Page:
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Discussion

Programs that use the STL tend to have fewer explicit loops than non-STL programs, replacing low-level semantics-free loops with higher-level and better-defined abstract operations that convey greater semantic information. Prefer a “process this range” algorithmic mindset over “process each element” loopy thinking.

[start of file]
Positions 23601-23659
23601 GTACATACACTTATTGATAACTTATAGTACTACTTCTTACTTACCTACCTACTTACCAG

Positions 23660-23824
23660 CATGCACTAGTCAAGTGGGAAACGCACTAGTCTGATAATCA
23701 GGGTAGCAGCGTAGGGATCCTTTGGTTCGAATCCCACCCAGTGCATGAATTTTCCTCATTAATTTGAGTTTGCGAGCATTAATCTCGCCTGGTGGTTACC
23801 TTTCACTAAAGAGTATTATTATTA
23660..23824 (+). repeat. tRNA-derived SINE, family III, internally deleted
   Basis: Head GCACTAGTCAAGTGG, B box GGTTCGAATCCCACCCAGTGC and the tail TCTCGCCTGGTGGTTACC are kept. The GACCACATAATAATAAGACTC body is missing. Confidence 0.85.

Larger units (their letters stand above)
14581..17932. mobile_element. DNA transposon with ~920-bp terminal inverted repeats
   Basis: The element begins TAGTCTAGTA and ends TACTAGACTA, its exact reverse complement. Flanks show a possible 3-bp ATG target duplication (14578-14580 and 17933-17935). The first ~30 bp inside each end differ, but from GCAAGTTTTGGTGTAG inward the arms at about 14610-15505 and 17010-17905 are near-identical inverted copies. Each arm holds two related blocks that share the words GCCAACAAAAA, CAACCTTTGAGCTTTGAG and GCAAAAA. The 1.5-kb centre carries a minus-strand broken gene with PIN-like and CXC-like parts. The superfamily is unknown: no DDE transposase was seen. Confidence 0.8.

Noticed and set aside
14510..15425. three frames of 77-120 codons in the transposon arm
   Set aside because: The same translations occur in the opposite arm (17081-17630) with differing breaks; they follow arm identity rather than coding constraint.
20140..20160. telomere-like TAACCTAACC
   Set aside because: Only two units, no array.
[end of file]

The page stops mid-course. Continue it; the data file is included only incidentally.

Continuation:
A primary benefit that algorithms and design patterns have in common is that they let us speak at a higher level of abstraction with a known vocabulary. These days, we don’t say “let many objects watch one object and get automatic notifications when its state changes;” rather, we say just “Observer.” Similarly, we say “Bridge,” “Factory,” and “Visitor.” Our shared pattern vocabulary raises the level, effectiveness, and correctness of our discussion. With algorithms, we likewise don’t say “perform an action on each element in a range and write the results somewhere;” rather, we say transform. Similarly, we say for_each, replace_if, and partition. Algorithms, like design patterns, are self-documenting. Naked for and while loops just don’t do when it comes to imparting any inherent semantic information about the purpose of the loop; they force readers to inspect their loop bodies to decipher what’s going on.


  

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